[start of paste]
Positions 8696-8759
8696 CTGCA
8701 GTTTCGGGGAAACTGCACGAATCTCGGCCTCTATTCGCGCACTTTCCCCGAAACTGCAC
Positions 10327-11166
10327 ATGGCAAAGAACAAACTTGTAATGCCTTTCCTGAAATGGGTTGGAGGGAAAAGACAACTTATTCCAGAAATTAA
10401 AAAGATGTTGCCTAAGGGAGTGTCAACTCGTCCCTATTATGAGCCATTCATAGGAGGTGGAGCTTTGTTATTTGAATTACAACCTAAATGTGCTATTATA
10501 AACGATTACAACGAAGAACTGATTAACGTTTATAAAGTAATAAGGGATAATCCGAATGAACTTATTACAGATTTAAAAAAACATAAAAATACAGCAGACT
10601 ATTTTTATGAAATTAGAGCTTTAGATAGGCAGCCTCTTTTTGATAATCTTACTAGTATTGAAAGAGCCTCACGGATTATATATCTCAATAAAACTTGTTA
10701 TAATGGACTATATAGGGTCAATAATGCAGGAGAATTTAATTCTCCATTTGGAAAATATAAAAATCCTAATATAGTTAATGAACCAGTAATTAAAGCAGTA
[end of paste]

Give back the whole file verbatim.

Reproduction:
Positions 8696-8759
8696 CTGCA
8701 GTTTCGGGGAAACTGCACGAATCTCGGCCTCTATTCGCGCACTTTCCCCGAAACTGCAC
Positions 10327-11166
10327 ATGGCAAAGAACAAACTTGTAATGCCTTTCCTGAAATGGGTTGGAGGGAAAAGACAACTTATTCCAGAAATTAA
10401 AAAGATGTTGCCTAAGGGAGTGTCAACTCGTCCCTATTATGAGCCATTCATAGGAGGTGGAGCTTTGTTATTTGAATTACAACCTAAATGTGCTATTATA
10501 AACGATTACAACGAAGAACTGATTAACGTTTATAAAGTAATAAGGGATAATCCGAATGAACTTATTACAGATTTAAAAAAACATAAAAATACAGCAGACT
10601 ATTTTTATGAAATTAGAGCTTTAGATAGGCAGCCTCTTTTTGATAATCTTACTAGTATTGAAAGAGCCTCACGGATTATATATCTCAATAAAACTTGTTA
10701 TAATGGACTATATAGGGTCAATAATGCAGGAGAATTTAATTCTCCATTTGGAAAATATAAAAATCCTAATATAGTTAATGAACCAGTAATTAAAGCAGTA